John McCain is prone to tout himself as a "Goldwater Republican," the inheritor of a party and ideology that his Senate predecessor from Arizona, Barry Goldwater, helped shape decades ago.
But Goldwater's own family members say that, if the family patriarch were alive today, he would be sour on McCain and shudder at the kind of conservatism that the current GOP nominee is proposing.
"I don't know if he would recognize the Republican Party today," Alison Goldwater Ross, a registered Democrat and granddaughter of the 1964 GOP presidential candidate, told The Huffington Post. "I'm sure if we were to raise his ashes from the Colorado River... he would be going, 'What? This is not my vision. This is not my party.'"
Such bewilderment, Ross offered, would extend to McCain, the man who took over Goldwater's seat in the Senate in 1987 and currently is the GOP standard-bearer. The two Arizonans clashed on several occasions during their political careers. Goldwater, as documented in "Pure Goldwater," a book by the Senator's son Barry Jr., was depressed and angered by McCain's involvement in the Keating Five scandal. Later in his career, a rift developed between the two after McCain used Goldwater's name -- without his permission -- for fundraising purposes.
"My grandfather felt that he was deceived by McCain," she said. "Because he looked at McCain and said, here was this young guy who has a lot of potential in the Republican Party, who is coming through the ranks, and then he pulled something like this. My grandfather had to ask, 'Is this something I want to be close to?'"
That Goldwater's grandchild says McCain doesn't represent her grandfather's political tradition is not an insignificant revelation. McCain has, in the past, acknowledged a deep desire to impress the elder Goldwater and continue his conservative legacy. In his memoir, "Worth the Fighting For," McCain said of his predecessor: "I admired him to the point of reverence, and I wanted him to like me.... He was usually cordial, just never as affectionate as I would have liked."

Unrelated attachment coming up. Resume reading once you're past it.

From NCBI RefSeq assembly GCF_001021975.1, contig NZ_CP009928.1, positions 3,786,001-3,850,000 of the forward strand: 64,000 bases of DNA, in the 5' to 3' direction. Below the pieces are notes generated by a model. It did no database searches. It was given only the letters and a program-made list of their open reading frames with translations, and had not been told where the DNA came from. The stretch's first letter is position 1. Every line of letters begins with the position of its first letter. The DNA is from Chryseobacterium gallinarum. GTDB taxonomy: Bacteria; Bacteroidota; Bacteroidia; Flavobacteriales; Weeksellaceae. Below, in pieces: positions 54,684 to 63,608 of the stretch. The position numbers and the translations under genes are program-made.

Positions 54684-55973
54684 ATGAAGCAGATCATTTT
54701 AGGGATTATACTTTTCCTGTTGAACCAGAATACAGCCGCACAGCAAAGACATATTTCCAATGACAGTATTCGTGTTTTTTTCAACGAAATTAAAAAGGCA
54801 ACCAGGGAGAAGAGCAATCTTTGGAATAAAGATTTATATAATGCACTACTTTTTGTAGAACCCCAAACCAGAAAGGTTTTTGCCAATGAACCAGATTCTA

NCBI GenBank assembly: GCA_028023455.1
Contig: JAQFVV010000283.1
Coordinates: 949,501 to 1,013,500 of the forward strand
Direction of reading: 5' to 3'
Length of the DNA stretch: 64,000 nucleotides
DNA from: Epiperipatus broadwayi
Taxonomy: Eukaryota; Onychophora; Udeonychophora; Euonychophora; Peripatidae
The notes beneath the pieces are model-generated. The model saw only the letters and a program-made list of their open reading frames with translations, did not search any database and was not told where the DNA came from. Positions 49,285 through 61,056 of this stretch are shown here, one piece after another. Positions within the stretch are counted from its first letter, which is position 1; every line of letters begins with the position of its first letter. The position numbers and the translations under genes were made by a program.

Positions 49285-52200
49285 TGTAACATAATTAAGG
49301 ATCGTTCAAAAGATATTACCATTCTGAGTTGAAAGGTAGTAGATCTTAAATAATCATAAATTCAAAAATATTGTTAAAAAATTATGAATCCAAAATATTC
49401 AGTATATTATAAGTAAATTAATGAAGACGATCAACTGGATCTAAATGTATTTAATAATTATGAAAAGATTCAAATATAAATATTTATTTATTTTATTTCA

And on several occasions, McCain has deliberately taken steps to position himself as the inheritor of the Goldwater revolution. In the final speech of his "biography tour," McCain traveled to the historic Yavapai County Courthouse, a location where Goldwater started all his bids for office.
The reality, some observers claim, is that McCain and Goldwater are two contrasting breeds of Republicans. Ideologically, Matt Welch writes in "McCain: The Myth of a Maverick," the two have a fundamentally different idea about the role and scope of the federal government. But, on a broader level, the Republican Party as a whole has shifter drastically away from Goldwater's vision.
"I think, at the end of my grandfather's career, first of all he would be looking at what state we are in today with what Bush has done, and I think he would be just incredibly appalled," said Ross. "I think his head would be spinning. How in the world did we get ourselves in this state? How did this happen? What went wrong? Where did this Republican Party go?"
On the issues of Iraq, women's rights, and the separation of church in state, Goldwater's granddaughter says the gulf between Barry and McCain is vast.
"I don't think my grandfather would ever pander to the religious right like McCain did. That would get him angrier than anything. He believed in the division between church and state, he fought that constantly. And these guys are getting in there... religion is a wonderful thing but it does not have any place or purpose in politics," she said. "My grandfather was for women's rights. The idea that my body is mine, and what I want to do with it, I will do with it... McCain isn't of that mindset."
So, whom would Goldwater support if he were alive today? Ross, whose dissatisfaction with McCain was first expressed on the website of BraveNewFilms, wouldn't say. But she herself is "leaning towards" Sen. Barack Obama, despite believing that Sen. Hillary Clinton has gotten the short end of the stick in terms of press treatment because of her gender.
"Hillary, you know, was a Goldwater girl. And she has this great tenacity," Ross said. "Unfortunately, she has been directed in some ways that haven't really worked for her campaign... I really like what Obama is representing. I like the fact that if he becomes our next president, the walls will come down; people around the world will view the U.S. as a more enlightened, open-minded country. It will be, overall, an extremely positive mood."
How will Donald Trump’s first 100 days impact YOU? Subscribe, choose the community that you most identify with or want to learn more about and we’ll send you the news that matters most once a week throughout Trump’s first 100 days in office. Learn more